Imma be really blunt here: any team that can't resolve these types of issues shouldn't be doing agile. I don't mean that in a critical way - I mean that you will be much happier using some different sort of development framework - of whcih there are dozens if not hundreds. Agile is really simple ... for teams that are already good at working in an agile way. Most of these issues are readily resolvable within the team and the rest through facilitation of 1-up management and have nothing at all to do with agile. They can be solved if the team is capable of solving them - not necessarily instantly, but progressively over time and (as someone pointed out) through the retrospectives and courteous, respectful discussion amongst the team members. agile isn't a silver bullet or even a recipe. It's not a club that you get membership to that somehow gives you certain rights and capabilities. Agile is more a description of the things that good teams do to successfully deliver software projects. Just by performing these steps you won't be agile any more than if I buy Brad Pitt's aftershave and wear Brad Pitt's favourite tie or even if I date Angelina Jolie does that make me Brad Pitt. (soz i was trying to avoid the Cargo Cult reference). And, if you're forced to do some agile process (like scrum) - i.e. your management has drunk the coolade - and it doesn't work for you, then it's hardly the process that's the problem. I don'tmean to be unsympathetic - honestly it sounds terrible to hear some of these issues. I certainly have seen all these and more across many different cultures, methodologies etc etc. but equally honestly: it's not agile tht is the problem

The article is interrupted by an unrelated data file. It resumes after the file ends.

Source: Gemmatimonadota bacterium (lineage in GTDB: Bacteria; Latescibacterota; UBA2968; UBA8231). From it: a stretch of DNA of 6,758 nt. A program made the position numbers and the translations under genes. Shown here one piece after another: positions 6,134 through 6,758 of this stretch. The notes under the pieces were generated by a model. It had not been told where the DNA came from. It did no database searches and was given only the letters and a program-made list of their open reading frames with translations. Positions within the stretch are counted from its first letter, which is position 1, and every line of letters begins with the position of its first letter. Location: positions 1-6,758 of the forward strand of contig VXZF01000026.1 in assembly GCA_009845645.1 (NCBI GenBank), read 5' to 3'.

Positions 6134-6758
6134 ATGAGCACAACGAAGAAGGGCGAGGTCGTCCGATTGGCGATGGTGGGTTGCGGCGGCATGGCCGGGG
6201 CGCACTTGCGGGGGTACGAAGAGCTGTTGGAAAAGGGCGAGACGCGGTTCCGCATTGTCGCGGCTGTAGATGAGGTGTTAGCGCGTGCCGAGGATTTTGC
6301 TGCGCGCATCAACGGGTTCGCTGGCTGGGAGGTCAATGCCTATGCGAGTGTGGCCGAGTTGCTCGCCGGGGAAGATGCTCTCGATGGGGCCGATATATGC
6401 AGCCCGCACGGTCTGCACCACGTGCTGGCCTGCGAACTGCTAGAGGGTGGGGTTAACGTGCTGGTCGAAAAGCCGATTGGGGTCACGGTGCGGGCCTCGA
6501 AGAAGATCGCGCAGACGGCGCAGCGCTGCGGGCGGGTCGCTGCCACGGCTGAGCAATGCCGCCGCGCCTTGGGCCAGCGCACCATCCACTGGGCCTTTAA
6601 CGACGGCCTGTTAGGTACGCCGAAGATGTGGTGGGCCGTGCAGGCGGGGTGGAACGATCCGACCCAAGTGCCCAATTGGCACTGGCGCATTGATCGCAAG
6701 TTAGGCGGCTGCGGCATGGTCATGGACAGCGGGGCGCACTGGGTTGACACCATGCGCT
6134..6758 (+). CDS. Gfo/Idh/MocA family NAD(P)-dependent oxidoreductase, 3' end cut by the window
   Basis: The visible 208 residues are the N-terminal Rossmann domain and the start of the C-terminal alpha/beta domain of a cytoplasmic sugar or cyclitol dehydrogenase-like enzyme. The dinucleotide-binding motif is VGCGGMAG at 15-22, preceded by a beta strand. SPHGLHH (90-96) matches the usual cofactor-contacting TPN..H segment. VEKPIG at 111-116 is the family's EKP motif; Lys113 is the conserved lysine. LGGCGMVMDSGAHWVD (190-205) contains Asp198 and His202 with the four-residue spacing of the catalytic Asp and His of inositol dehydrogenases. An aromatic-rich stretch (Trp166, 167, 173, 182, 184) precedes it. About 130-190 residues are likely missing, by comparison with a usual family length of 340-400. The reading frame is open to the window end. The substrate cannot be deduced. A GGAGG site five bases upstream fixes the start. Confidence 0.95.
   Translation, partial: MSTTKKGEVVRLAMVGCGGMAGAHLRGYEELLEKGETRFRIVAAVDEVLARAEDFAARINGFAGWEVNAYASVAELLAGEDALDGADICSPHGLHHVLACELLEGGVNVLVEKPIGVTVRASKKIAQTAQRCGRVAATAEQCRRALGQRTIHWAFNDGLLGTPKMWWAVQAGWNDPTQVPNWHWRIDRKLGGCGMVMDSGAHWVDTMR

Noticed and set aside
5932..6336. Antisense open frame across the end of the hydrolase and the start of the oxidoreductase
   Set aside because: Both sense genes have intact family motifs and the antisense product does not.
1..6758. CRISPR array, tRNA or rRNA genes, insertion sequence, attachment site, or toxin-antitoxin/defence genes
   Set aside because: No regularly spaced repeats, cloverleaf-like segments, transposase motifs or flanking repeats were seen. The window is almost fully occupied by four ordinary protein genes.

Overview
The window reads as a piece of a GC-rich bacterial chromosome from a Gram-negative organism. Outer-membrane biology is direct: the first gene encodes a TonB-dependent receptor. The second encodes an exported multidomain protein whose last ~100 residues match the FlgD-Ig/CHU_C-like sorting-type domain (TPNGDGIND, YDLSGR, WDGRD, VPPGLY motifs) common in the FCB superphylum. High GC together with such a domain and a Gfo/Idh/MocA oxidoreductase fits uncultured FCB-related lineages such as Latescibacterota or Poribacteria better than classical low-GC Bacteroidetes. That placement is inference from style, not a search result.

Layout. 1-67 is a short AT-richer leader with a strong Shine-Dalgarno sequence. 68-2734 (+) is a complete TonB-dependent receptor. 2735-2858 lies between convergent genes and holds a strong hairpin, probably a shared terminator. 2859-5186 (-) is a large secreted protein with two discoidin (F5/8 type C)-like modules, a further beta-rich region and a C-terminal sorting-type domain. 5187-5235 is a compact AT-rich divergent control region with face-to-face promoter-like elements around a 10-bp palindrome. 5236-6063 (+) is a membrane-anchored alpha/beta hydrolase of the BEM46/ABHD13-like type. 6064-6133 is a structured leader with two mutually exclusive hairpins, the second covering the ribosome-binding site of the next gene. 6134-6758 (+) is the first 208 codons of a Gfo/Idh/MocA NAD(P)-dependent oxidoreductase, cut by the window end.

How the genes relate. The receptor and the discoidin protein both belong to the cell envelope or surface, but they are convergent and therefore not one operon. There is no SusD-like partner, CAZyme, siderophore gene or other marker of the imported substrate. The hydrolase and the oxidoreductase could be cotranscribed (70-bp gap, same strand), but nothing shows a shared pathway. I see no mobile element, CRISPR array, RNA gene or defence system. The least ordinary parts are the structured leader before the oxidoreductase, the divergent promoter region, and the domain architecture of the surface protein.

I want to change the way you think about and do project management.

Love podcasts or audiobooks? Learn on the go with our new app.

Get the Medium app

A button that says 'Download on the App Store', and if clicked it will lead you to the iOS App store
A button that says 'Get it on, Google Play', and if clicked it will lead you to the Google Play store